I'm writing as the vice president of Champions for Christ and as Greg Ball's close friend for the past 17 years—but, more important, as the first pro athlete to become a part of CFC. Not only has Greg Ball been an ordained and licensed minister for the past 18 years, but he also has been a man of the highest personal integrity.
A.C. Green, forward, Dallas Mavericks
As a guest at the wedding, I was not stunned by Enis's comments, nor would I characterize his toast as unsettling. What you describe as a tongue-lashing was a challenge to family and friends to serve God without compromise.
Gaylon Boyd, Dallas
While you question Greg Feste's ability to act as an agent because of lack of experience, were I a pro player, I'd rather have him representing me than a secular agent worried about money and not focused on the important things: Jesus Christ, family and happiness.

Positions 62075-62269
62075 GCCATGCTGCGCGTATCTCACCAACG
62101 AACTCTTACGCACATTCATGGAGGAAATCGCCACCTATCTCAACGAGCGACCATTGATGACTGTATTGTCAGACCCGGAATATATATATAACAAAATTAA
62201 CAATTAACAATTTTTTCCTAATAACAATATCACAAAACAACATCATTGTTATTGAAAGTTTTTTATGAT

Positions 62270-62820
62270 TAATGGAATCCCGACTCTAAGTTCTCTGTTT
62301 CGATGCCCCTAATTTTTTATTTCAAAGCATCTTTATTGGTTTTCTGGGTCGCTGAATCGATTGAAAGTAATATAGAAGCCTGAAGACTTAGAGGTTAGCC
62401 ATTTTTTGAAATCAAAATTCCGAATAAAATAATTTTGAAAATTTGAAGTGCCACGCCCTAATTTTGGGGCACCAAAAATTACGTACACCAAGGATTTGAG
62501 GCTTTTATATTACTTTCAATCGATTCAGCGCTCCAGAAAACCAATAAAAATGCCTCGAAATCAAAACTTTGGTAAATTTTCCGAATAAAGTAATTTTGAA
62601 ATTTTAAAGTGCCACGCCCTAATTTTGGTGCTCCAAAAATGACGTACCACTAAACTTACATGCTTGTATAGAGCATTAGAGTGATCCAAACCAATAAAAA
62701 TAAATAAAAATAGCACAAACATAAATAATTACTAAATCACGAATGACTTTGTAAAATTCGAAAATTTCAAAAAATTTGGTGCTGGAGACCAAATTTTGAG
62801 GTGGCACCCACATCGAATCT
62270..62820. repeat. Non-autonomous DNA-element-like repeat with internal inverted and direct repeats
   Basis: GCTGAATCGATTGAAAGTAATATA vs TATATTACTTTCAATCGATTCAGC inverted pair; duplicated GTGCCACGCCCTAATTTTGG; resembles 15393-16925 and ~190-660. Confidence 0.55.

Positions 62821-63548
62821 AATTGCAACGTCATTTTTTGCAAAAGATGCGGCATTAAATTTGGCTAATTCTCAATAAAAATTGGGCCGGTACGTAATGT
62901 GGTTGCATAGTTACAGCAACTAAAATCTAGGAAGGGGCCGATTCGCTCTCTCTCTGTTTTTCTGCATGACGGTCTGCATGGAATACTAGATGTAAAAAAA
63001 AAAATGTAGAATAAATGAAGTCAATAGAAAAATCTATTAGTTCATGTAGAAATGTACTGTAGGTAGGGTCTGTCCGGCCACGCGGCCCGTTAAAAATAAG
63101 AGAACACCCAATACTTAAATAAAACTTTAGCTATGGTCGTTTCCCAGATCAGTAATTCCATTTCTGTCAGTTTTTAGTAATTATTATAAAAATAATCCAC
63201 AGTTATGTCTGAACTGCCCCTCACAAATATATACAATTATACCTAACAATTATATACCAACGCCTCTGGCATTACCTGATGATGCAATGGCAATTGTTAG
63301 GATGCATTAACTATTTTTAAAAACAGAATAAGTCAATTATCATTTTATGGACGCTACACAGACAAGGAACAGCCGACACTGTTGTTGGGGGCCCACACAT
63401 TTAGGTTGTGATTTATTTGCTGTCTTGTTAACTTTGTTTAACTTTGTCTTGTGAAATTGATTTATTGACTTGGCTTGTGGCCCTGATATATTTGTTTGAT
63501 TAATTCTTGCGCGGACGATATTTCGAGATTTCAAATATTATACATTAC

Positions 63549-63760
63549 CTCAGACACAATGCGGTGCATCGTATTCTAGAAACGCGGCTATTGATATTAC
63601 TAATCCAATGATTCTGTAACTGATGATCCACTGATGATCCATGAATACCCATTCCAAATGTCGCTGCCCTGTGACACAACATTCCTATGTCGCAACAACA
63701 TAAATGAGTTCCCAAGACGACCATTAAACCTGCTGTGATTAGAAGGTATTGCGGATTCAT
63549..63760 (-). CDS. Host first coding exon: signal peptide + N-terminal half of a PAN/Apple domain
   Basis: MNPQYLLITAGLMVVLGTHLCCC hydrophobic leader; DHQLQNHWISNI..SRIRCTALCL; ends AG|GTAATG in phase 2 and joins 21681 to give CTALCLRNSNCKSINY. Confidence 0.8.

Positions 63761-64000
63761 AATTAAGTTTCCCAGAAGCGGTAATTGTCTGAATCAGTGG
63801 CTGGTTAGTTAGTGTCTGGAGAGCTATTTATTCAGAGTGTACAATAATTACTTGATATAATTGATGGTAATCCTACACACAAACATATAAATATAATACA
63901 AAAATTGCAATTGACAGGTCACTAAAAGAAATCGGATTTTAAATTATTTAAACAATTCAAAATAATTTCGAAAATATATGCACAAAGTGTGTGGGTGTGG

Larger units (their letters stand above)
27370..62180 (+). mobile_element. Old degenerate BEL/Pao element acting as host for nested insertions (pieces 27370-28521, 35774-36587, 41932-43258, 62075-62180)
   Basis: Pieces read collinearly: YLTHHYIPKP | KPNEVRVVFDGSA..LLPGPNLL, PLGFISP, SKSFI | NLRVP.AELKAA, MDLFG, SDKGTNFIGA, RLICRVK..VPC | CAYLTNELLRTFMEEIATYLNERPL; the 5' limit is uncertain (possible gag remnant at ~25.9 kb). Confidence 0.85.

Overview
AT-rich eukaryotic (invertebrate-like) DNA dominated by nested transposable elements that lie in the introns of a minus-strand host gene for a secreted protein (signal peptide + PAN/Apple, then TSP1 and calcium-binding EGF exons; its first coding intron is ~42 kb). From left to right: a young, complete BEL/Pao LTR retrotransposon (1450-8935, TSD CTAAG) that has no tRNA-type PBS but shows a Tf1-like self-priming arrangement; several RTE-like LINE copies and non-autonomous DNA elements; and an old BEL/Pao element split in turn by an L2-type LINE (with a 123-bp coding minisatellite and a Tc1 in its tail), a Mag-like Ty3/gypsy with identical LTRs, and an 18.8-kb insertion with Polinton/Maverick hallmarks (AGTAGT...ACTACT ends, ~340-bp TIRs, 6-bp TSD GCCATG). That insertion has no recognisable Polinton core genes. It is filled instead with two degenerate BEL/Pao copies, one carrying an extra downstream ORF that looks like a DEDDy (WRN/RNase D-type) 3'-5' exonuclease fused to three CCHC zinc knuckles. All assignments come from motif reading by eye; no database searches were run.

Shane T. Johnson, Cheyenne, Wyo.
Stopping the Race
Thank you Rick Reilly for showing us that Ken Fox was more than just the name of one of the victims at the Michigan Speedway on July 26 (Next Time, Stop the Freaking Race, Aug. 17). He was a human being with a family and friends. It's a shame that CART and Michigan Speedway officials did not see him and the other victims in the same light.
Rodney Hannah, Jonesboro, Ark.
When I heard about the deaths during the U.S. 500,I wondered why the race hadn't been stopped. Then I realized officials at Michigan Speedway had made the correct decision. Aside from the spectators killed, six fans were hospitalized. Those familiar with the track know that only a few roads lead out of there. Stopping the race would have caused mass confusion, and the ambulances would have had difficulty getting to the hospital.
Robyn Kemper, Novi, Mich.